Hoisted from the comments: name the most productive, and unproductive, ecology debates ever

Commenting on my recent post on the need for more “short selling” (i.e. criticism) of ideas in ecology, Jeff Houlahan asks a good question:

When was the last time we had an in print debate that matched the heat and light of Diamond versus Connor & Simberloff? Or Andrewartha and Birch versus Nicholson? I’m sure there are more recent examples but they don’t come to my mind.

Let’s crowdsource the answer. Name some vociferous-but-productive (“heat and light”) debates in ecology, either historical or current. And just for comparative purposes, name some that were unproductive–all heat, no light. In the past I’ve speculated on why heated debates in ecology get started (it’s often not for any obvious scientific reason). But the productivity of the subsequent debate is a separate question.

A few opening bids:

Productive: the debate over whether effects of plant diversity on primary productivity are purely “sampling effects”. A narrow debate, to be sure. But a productive one. An important issue was raised, and then resolved to the satisfaction of pretty much everyone (there are always a few holdouts) through a combination of new data and new analytical techniques.

Unproductive: Tilman vs. Grime on plant competition along productivity gradients. I freely admit I never followed this debate very closely, so maybe lots of people will disagree with me on this and tell me what a rich, interesting, and productive debate it was (is? is it still going?) All I can say is that I didn’t follow it closely because when I looked into it briefly many years ago, my foxy sense* warned me off. The sort of mathematical framework that people like Dave Tilman (and me, and basically everyone I hang out with) use to think about competition is just so different from the sort of primarily-verbal models people like Phil Grime use. There has to be some sort of agreement on basic terms, concepts, and goals in order for a debate to be productive, and I’m not sure the necessary baseline agreement was there in this case (again, please enlighten me in the comments if I’m way off base here…) One offshoot of this debate (well, I think it’s an offshoot; maybe it’s a whole separate thing?) has been what is in my view a pointless side debate over alternative indices of the “strength” or “importance” of competition. In general, I think debates over alternative ways of measuring something that lacks a precise agreed definition run a higher-than-normal risk of being unproductive. See, e.g., the debate over alternative ways of measuring alpha and beta diversity. Such debates are arguments about definitions, disguised as (or mixed up with) arguments about substantive issues, and that’s a recipe for disaster.

Not sure: has the debate that Joan Roughgarden started about sexual conflict theory in evolution been at all productive? Early on, I had the impression that the answer was no, that Joan’s criticisms of established thinking were idiosyncratic and implausible at best. But I’m an ignorant outsider, and I haven’t followed subsequent developments in the field at all. Have any productive new lines of work emerged from Joan’s criticisms?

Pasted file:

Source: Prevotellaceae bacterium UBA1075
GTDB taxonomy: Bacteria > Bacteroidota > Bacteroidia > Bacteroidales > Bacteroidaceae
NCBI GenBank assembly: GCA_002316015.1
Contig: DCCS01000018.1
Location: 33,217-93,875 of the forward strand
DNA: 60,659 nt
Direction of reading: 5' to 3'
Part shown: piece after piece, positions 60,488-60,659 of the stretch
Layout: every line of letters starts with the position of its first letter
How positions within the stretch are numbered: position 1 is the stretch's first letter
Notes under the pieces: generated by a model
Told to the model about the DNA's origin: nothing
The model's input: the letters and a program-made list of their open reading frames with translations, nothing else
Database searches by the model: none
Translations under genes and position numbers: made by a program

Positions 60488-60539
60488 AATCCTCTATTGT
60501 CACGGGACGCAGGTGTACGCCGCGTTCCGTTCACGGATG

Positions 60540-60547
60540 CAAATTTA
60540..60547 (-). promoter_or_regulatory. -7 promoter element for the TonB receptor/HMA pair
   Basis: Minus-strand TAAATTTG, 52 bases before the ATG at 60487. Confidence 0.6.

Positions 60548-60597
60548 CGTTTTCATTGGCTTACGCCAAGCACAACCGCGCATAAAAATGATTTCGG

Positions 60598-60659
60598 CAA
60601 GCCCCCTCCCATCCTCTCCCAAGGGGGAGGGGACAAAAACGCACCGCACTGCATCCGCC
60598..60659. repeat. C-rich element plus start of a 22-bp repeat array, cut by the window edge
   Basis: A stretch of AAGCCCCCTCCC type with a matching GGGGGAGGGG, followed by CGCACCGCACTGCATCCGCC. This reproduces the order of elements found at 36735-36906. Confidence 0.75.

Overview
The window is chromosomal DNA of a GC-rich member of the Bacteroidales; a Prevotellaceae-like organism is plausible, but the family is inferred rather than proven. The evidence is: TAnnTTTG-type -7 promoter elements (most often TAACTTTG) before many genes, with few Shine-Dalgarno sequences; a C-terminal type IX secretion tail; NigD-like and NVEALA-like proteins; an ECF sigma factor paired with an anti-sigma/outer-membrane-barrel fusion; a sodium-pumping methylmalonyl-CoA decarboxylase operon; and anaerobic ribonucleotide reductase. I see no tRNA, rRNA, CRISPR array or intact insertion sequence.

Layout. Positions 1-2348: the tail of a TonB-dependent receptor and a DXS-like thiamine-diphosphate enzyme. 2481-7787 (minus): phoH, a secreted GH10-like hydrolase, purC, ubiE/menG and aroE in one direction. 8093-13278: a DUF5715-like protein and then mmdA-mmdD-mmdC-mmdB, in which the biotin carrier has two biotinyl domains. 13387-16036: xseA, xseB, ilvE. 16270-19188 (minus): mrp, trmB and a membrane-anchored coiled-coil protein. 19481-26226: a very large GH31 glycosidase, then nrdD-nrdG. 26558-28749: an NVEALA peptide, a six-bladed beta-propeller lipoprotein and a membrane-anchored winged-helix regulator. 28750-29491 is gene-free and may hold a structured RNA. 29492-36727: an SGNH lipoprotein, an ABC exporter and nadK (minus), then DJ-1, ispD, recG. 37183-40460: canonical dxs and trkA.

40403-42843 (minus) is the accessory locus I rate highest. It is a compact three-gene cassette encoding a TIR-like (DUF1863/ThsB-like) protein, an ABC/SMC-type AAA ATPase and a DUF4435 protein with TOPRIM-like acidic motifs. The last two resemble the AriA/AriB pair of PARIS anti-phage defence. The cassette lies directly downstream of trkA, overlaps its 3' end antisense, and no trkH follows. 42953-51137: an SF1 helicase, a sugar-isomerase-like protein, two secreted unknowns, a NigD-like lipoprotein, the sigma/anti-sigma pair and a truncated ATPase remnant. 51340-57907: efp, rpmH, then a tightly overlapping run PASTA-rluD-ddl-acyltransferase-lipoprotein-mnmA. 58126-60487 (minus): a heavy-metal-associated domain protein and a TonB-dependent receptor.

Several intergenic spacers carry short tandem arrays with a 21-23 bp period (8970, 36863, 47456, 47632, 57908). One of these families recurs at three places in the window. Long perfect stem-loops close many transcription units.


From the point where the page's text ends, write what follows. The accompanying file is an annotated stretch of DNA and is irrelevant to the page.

If we get enough responses, we can attempt a comparative analysis of the features associated with productive vs. unproductive debates in ecology. For instance, just from the examples suggested so far, the breadth of the topic under debate does not seem to predict the productivity of the debate. There are examples of both productive and unproductive debates over narrow issues, and over broad issues. Which is a little surprising. I might’ve thought that narrower, more “technical” debates would be more productive because it’d be more likely for all sides to agree on definitions, goals, background assumptions, etc.

*Foxy sense is like Spiderman’s “spidey sense“, only instead of warning me of physical danger, it warns me of unproductive arguments that would be a waste of time to follow. πŸ˜‰

41 thoughts on “Hoisted from the comments: name the most productive, and unproductive, ecology debates ever

    • Yeah, I’d agree with that. Debates that never needed to happen in the first place (say, because they were prompted by the need to refute a bad “null” model based entirely on a Narcissus effect…) are unproductive almost by definition.

  1. Benton v. Alroy. Is there a limit to global species richness? Have we ever been anywhere near it? What is the appropriate way to scale diversity patterns in the fossil record, and fit models to them? I’ve had to wade through this in preparing a book chapter and frankly I’ve lost any of the interest that I started out with.
    In productive debates I’d count the niche arguments up to the 1950s. Though the arguments then stagnated and entered several dark decades of neglect (temporarily unproductive), they laid the groundwork for later synthesis by Tilman, Holt and others (see e.g. Chase & Leibold 2003 Ecological Niches).

  2. Debates over neutral theory were productive for a while. Forced a recognition that stochasticity was important and forced niche theory to sharpen its arguments and become more predictive (albeit niche theory is still fairly weak as a mathematical theory). However, too many people who wrote grants to test neutral theory were still trying to weigh in after the ship had sailed and the productive part was over.

  3. Was punctuated equilibrium a productive debate? My instinct says no, but it’s not something I followed too closely.

    Was the top-down vs. bottom-up effects debate productive? It certainly had unproductive elements. But I’d say it was productive overall, as it prompted a lot of people to do the experiments that eventually answered the most basic questions the debate posed. Similarly, the pushback from folks like Gary Polis against conclusions drawn from early compilations of food web structure data led to collection of much better food web data and better conclusions. And the already-mentioned “null model wars” (Diamond vs. Connor & Simberloff) eventually led people to conduct lots of field experiments on competition, which settled the basic questions at issue.

    I’m going to go ahead and call that a generality: when a debate is about an empirical question that can be settled with straightforward experiments, it’s productive. The debate prompts people to go out and do the experiments, and once we have enough of them to do a meta-analysis, the debate is over.